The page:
This brings us to the main topic of this section and the next. In these two sections we will be touching on six letters in pinyin (j, z, zh, q, c, ch) that are basically (repeat, basically) just one single sound - represented by the ch sound in English (as in chair). To be more precise though, those 6 sounds (which many students find confusing if not insurmountable) can be put into two groups (if you are prepared to go along with me in my simplistic approach to Chinese), namely, the non-aspirated ch sound on the one hand (j, z, zh) and the aspirated ch sound on the other (q, c, ch). These two groups are further divided into words that have the ee or ü sound and words that do not have the ee or ü sound. Only j and q can be followed by the ee or ü sound - the other four (z, zh, c, ch) cannot. There will be audio files to help you see how simple things can be if you are not after perfection. So I repeat, BASICALLY these three letters z, zh, j all have the same sound (despite the hours and hours students spend in language laboratories trying to differentiate between them). Your Chinese teacher will certainly not agree with this, but unless you yourself intend to become a Chinese language teacher, you can take it from me that you will be none the worse off for not being able to differentiate between the three sounds in each of the two groups.
Remember that in this course we are not going to waste time splitting hairs like linguists do, so if you are trying to look for the differences between j, z, zh in my audio files you will not find any. They will all sound alike i.e. they have the same non-aspirated ch sound. What a relief to know that, isn't it (even if it is not completely true)? But then, in the final analysis, the important thing to consider is that the differences between them are so negligible and insignificant even to the Chinese listener that it is just not worth the bother to differentiate between them. In this section we are going to look at j, z and zh, all of which can be pronounced as the non-aspirated ch sound.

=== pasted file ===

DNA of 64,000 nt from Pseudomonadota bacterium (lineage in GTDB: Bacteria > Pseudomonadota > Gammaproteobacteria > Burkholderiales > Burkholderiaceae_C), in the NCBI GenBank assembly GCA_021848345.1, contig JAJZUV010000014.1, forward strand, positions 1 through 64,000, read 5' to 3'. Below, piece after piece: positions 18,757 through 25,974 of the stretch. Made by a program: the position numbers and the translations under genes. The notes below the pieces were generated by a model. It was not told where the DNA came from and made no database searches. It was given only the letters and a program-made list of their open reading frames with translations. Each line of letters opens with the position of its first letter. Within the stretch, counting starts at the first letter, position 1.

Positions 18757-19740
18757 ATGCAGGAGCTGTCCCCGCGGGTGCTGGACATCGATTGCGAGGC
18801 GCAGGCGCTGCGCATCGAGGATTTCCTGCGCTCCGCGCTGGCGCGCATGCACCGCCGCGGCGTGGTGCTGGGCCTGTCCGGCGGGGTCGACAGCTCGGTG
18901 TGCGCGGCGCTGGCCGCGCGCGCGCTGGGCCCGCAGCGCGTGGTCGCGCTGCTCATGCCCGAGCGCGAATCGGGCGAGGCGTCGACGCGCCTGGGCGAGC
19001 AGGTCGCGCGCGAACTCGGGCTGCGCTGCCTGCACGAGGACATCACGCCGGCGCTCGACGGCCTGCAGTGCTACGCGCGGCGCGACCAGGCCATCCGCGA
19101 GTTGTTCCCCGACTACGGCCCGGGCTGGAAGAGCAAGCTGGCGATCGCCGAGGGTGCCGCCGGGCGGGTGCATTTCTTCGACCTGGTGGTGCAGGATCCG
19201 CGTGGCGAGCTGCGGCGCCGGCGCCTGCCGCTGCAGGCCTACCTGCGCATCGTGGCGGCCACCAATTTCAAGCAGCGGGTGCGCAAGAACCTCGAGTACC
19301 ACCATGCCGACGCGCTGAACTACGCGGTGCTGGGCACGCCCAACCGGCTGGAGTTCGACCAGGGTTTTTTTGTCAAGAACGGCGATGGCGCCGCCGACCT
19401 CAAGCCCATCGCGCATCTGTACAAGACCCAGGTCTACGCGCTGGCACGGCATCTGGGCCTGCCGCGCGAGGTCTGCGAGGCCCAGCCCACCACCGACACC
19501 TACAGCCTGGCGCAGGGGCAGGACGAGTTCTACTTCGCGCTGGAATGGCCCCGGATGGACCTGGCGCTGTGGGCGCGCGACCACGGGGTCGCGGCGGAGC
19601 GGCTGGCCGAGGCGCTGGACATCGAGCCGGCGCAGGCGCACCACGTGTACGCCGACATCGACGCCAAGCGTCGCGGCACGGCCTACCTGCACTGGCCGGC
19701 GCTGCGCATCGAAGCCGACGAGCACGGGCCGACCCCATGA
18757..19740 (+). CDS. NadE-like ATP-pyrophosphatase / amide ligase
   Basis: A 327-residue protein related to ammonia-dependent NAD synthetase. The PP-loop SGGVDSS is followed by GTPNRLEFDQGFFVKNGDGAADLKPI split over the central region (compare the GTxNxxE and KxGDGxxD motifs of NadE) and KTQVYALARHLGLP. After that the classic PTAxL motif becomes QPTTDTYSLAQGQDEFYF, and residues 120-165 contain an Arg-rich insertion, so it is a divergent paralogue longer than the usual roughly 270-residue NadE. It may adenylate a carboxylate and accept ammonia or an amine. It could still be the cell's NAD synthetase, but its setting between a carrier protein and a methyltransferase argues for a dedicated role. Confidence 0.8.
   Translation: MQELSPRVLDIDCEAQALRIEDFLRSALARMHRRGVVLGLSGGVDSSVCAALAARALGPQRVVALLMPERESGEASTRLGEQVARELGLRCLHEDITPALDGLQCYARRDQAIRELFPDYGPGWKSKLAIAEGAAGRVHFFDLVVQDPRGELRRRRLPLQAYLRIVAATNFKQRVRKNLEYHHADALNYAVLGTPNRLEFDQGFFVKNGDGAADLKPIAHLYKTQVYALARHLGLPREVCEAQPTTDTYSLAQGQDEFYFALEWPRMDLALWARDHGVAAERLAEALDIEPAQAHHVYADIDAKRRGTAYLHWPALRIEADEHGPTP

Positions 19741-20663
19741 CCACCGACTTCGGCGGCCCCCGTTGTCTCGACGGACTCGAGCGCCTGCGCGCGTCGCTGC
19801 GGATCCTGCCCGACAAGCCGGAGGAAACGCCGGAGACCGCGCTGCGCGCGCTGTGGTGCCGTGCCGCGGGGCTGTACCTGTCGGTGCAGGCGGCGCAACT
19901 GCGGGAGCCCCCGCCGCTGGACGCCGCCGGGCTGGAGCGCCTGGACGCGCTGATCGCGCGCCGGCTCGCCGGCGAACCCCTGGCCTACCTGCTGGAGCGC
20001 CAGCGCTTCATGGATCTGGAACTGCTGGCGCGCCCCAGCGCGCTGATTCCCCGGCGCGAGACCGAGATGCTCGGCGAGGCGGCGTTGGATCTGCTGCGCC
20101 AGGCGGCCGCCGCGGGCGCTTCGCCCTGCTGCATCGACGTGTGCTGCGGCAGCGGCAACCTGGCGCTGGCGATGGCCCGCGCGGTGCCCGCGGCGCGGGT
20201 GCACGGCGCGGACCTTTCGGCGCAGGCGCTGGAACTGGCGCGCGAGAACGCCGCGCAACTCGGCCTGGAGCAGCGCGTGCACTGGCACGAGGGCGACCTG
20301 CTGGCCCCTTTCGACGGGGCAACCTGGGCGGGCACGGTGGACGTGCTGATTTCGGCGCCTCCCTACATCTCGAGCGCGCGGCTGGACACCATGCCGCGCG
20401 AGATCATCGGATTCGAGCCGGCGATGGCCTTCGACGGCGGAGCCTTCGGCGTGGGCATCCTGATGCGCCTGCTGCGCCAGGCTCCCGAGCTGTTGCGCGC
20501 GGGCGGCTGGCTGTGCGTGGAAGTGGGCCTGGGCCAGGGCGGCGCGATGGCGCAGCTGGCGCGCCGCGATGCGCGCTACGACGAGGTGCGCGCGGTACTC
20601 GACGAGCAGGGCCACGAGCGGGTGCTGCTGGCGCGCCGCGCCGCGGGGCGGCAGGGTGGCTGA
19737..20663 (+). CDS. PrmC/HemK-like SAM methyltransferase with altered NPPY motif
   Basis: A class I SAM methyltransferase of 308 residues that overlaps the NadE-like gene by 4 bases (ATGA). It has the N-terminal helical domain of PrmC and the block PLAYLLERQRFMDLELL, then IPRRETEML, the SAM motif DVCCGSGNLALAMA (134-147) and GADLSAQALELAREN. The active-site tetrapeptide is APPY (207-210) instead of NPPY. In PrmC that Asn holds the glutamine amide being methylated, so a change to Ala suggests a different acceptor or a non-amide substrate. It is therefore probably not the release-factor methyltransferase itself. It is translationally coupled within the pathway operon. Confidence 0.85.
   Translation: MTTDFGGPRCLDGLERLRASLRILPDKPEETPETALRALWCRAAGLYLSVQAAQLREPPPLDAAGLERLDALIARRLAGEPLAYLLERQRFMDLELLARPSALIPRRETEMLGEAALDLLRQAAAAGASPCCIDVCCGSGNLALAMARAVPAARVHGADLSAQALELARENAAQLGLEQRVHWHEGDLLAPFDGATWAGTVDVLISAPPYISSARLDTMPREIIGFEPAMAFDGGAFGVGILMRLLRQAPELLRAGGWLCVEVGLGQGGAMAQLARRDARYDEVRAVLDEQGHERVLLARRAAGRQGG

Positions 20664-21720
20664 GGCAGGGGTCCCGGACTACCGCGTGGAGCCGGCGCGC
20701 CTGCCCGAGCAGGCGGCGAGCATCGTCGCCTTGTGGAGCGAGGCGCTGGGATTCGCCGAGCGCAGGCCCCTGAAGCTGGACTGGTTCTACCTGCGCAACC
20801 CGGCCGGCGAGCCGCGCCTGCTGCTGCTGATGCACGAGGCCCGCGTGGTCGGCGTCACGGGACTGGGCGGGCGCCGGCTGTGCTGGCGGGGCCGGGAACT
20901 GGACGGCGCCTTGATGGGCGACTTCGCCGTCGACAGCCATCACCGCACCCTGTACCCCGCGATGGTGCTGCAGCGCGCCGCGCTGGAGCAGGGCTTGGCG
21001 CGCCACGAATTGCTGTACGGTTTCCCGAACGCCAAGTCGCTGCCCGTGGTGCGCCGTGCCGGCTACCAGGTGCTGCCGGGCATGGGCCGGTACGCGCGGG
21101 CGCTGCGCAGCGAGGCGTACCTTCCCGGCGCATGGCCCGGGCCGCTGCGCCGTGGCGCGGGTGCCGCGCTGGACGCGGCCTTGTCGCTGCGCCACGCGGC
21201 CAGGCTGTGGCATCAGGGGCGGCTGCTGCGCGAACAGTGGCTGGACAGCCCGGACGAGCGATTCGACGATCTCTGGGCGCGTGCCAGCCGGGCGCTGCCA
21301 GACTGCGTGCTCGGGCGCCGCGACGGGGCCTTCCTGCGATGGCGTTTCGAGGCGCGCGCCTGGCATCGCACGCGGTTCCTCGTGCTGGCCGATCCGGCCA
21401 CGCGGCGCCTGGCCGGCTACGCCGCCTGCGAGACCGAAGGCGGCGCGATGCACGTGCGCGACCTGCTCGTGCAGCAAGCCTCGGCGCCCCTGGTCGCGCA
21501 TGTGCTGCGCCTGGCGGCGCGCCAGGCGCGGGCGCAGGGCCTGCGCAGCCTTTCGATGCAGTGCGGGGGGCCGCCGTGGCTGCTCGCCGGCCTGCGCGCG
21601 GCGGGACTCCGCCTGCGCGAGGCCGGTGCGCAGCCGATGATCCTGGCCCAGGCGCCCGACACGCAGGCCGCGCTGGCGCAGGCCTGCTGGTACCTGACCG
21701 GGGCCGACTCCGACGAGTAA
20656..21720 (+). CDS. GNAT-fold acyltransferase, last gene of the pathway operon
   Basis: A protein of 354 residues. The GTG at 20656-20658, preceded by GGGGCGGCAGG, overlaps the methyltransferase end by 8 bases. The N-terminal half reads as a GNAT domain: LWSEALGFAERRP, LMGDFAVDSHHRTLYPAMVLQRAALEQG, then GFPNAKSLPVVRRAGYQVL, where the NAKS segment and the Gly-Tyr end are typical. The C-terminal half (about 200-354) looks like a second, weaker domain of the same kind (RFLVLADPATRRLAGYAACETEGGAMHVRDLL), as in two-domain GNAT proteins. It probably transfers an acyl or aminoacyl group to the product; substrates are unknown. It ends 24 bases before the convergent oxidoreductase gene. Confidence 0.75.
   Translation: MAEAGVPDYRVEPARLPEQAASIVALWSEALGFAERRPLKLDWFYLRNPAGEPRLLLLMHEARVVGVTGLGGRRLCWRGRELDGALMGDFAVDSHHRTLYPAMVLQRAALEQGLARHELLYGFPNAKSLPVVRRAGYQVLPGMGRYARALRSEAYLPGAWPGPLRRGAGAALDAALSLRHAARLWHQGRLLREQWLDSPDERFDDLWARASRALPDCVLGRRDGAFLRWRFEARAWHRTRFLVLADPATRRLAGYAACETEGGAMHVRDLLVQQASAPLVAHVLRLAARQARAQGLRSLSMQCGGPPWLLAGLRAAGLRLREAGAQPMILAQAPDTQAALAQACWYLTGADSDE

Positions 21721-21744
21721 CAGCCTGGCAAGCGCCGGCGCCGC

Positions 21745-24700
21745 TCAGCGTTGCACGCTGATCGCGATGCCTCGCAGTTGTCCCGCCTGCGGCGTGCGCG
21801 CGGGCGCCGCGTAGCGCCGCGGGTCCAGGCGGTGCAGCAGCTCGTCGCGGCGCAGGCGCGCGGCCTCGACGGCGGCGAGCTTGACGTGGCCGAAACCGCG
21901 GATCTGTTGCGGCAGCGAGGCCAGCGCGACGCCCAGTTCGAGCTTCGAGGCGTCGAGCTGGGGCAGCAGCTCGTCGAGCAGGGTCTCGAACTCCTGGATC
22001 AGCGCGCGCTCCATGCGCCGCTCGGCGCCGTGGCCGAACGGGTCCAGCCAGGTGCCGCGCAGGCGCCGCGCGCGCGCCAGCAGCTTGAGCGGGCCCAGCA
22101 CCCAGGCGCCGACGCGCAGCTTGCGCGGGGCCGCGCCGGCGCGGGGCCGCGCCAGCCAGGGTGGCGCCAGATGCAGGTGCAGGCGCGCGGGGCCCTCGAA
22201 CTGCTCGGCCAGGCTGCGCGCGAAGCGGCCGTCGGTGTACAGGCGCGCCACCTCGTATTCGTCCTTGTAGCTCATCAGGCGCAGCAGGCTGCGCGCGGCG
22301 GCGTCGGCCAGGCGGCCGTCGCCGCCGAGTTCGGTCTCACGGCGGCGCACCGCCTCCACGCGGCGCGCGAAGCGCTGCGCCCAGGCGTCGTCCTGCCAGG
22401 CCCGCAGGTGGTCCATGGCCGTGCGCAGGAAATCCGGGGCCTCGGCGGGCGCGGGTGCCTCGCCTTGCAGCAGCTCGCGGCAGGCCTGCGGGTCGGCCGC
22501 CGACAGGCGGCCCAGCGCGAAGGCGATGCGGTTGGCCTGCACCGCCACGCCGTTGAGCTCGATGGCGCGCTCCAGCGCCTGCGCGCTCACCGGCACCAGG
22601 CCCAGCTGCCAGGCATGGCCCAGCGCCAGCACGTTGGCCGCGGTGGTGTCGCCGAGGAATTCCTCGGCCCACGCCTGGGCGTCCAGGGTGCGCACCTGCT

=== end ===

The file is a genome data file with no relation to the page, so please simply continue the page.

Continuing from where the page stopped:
j can only be followed by i or u

Look at the following examples:
ji3 ge4 ren2?    (How many people?)
ji2 dian3?    or ji2 dian3 zhong1?    (What time?)
jing1 li3    (manager)
jiu4 de    (old, used)
jiu4 ming4!    (Help!)
At the risk of facing your wrath for repeating what I have said many times already, you will find below four very common uses of the word jie according to which of the four tones it is used (in their order):
jie1    (street)
jie2 hun1    (to marry)
jie3 jie    (elder sister)
jie4 shao4    (to introduce).
When you are going to introduce someone to your friend you start by saying lai2, wo3 gei2 ni3 jie4 shao4    (Come, let me introduce you to...)
wang4 ji4    (to forget)
tiao2 jian4    (a condition - for something)
There are not many common words spelt ju but as j can also be followed by u, here are a few examples for illustration:
ju3 xing2    (to hold - a meeting or a ceremony)
jue2 de2    (to think, to feel) eg. ni3 jue2 de2 zen3 me yang4?   (What do you think of it?)
The u that comes after j is always pronounced like the French u (or the ü umlaut) which is quite close to the ee sound but made with pursed lips. It has not got the oo sound found in many other Chinese words with the u vowel (such as bu4, the word for "No", which is pronounced "poo").